MYRKUR – Mausoleum
The Danish phenomenon that is Myrkur has been a rather controversial addition to the (black) metal scene with some being of the opinion that the band is insanely overrated and others believing that we are witnessing something monumental, almost as if Myrkur marks some kind of rebirth of the genre. Me, I have been somewhat indifferent to Myrkur until now. Truth be told, I think that Amalie Bruun’s black metal offerings are quite mundane affairs that hardly contribute anything new or exciting to the genre. Then this brand new live album entitled "Mausoleum" turned up in my mailbox and that completely altered my perception of what Myrkur can actually do, musically and sonically.
In some ways, I guess you could say that "Mausoleum" is a counterpoint to her earlier offerings or at least a reinvention of her own music. Why is that? Well, the entire album (which is only 27 minutes long) was recorded live at the Vigeland Mausoleum in Oslo and features the beautiful vocals of Bruun accompanied by the haunting voices of the Norwegian Girls Choir and the undisputed talent of former Ulver member Håvard on guitar. The outcome is a chilling and moody journey through the Scandinavian netherworld that is not only captivating and addictive, but also strangely unsettling. Contrasts wrestle with each other within every song. Light, darkness, beauty, loss, and longing all come into play and are intimately portrayed by means of emotionally charged vocals and a near-perfect combination of acoustic guitars and piano. Despite the morose and melancholic quality of it all, the album has an uplifting feel to it as well. I am not quite sure why that is, but it is there. The acoustics and reverberating sounds are a joy to listen to, and although the instrumentation is rather sparse, believe me when I say that the combination of the choir and Bruun’s vocals sounds full and rich in tone and color. The album is epic in scope, yet intimate and delicate too. Last but not least, the cover of Bathory’s "Song to Hall Up High" borders on the surreal.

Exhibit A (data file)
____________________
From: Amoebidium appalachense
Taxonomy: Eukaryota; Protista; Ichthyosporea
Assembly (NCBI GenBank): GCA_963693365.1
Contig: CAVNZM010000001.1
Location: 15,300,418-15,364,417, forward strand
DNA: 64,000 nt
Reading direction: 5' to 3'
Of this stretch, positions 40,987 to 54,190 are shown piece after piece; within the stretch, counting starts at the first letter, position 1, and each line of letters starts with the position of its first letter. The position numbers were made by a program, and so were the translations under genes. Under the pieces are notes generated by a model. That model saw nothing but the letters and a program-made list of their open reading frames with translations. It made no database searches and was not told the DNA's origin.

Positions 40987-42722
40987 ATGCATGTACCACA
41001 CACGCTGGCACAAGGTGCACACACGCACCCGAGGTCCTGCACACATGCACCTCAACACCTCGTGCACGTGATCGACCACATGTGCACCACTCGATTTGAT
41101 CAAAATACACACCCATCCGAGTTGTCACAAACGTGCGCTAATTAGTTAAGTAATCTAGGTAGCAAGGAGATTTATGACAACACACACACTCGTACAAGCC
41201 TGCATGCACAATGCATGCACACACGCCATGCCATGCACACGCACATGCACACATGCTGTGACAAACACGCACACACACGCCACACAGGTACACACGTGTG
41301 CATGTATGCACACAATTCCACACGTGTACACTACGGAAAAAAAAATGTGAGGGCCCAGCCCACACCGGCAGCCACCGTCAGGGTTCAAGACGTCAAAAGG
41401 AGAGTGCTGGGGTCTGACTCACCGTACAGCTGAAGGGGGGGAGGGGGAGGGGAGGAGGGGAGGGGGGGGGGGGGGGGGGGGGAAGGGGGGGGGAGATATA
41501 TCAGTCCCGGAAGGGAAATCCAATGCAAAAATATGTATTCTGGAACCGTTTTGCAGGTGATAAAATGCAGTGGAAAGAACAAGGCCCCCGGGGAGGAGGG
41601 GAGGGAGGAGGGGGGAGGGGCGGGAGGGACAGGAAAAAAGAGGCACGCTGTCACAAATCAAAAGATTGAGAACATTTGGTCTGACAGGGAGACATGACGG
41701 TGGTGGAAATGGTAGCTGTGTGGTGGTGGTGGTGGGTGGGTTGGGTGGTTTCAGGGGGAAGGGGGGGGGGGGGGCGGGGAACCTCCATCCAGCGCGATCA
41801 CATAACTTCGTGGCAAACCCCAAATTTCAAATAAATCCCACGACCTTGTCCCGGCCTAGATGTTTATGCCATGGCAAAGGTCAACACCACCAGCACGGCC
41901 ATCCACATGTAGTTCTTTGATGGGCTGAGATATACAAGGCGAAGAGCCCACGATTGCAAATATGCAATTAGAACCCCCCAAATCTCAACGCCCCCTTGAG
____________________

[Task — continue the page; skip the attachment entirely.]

As I mentioned earlier on, Myrkur’s black metal albums are a bore to me, but this one right here, "Mausoleum", is truly a great live album that deserves a wide audience. I wish that Myrkur would just keep releasing albums similar to this one. It has grace and subtlety to it, but it will chill you to the bone as well. Remarkable!